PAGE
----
|This January 2010 does not cite any references or sources. (January 2010)|
|President of the United Nations General Assembly|
January 1, 1950 – January 1, 1951
|Preceded by||Carlos P. Romulo|
|Succeeded by||Luis Padilla Nervo|
|Ambassador of Iran to the United Nations|
March 12, 1945 – October 1, 1962
|Preceded by||New Title|
|Succeeded by||Fereydoon Hoveyda|
February 16, 1900|
|Died||December 19, 1980
|Political party||New Iran Party
Mr. Nasrollah Enterzam, fifth President of the General Assembly and leader of the Iranian delegation, has been the permanent representative of his country to the United Nations since 1947. Born in Teheran in 1900, he graduated in law and political science at the Universities of Teheran and Paris and began his career in the Ministry of Foreign Affairs in 1918.
Between 1926 and 1929, he was Secretary to the Iranian Legations in Paris, Warsaw, and London. He represented his Government at the World Economic Conference in London in 1933, and at the League of Nations; from 1934 to 1938 he was Chargé d'Affaires at Berne.
On his return to Iran, Mr. Entezarn was Director of the Political Department of the Ministry of Foreign Affairs. In 1942, he was appointed Grand Master of Ceremonies at the Imperial Palace, and the next year became Minister of Public Health. Subsequently, he held the positions of Minister of Posts and Telegraph, Minister of Communications, and, in 1944-45, Minister of Foreign Affairs.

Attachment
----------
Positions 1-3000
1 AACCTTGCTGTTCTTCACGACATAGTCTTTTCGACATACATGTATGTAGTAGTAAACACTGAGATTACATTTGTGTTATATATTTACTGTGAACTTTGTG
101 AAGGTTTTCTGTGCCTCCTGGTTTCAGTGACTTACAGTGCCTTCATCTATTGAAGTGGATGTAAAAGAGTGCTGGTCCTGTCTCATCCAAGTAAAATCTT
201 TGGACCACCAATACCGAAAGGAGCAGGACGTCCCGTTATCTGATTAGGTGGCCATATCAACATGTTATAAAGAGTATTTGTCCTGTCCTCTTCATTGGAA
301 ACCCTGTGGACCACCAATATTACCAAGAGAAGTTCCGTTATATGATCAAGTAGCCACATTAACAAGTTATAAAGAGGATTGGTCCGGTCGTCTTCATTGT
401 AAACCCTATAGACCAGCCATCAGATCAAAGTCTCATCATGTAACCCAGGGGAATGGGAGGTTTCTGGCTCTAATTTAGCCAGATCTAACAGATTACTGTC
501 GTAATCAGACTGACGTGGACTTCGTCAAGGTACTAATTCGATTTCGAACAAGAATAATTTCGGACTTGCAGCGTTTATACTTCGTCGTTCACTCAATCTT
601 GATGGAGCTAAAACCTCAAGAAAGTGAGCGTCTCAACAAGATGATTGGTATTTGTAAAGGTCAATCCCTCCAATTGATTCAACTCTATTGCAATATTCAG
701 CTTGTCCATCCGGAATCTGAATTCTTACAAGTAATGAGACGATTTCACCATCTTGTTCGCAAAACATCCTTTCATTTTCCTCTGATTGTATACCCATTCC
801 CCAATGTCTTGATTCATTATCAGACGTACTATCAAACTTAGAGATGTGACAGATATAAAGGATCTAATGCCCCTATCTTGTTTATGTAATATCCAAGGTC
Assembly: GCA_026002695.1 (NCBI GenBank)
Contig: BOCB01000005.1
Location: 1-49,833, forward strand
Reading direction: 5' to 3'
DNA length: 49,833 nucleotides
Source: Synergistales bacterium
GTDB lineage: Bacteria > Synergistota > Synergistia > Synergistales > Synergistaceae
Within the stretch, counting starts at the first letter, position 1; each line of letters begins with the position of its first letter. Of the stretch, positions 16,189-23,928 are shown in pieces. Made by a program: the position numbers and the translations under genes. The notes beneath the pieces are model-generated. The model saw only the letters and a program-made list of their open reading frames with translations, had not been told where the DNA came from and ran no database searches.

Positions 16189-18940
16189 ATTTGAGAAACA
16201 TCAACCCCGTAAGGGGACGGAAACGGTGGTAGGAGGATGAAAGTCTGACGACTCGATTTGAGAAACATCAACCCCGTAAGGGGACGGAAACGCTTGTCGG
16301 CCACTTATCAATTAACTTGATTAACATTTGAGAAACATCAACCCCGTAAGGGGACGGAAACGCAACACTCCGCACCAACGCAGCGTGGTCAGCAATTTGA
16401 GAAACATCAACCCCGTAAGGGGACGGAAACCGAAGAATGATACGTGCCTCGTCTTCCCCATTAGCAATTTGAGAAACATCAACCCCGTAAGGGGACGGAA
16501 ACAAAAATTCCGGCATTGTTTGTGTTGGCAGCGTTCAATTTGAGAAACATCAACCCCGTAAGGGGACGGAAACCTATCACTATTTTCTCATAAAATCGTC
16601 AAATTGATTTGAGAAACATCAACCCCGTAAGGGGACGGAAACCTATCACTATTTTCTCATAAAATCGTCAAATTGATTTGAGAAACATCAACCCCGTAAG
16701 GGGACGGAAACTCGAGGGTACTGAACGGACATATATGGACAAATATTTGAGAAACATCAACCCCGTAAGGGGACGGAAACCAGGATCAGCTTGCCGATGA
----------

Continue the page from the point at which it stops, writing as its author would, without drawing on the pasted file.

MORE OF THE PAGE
Mr. Entezam represented his country at the San Francisco Conference in 1945 and at the first session of the General Assembly. He was a member of the United Nations Special Committee on Palestine in 1947. At the third session of the General Assembly, he was chairman of the Fourth (Trusteeship) Committee, and of the Special Committee on Methods and Procedures which the Assembly established at that session. At the fourth session, he served as chairman of the ad hoc Political Committee of the Assembly. He is also Ambassador Extraordinary and Minister Plenipotentiary of his country to the United States.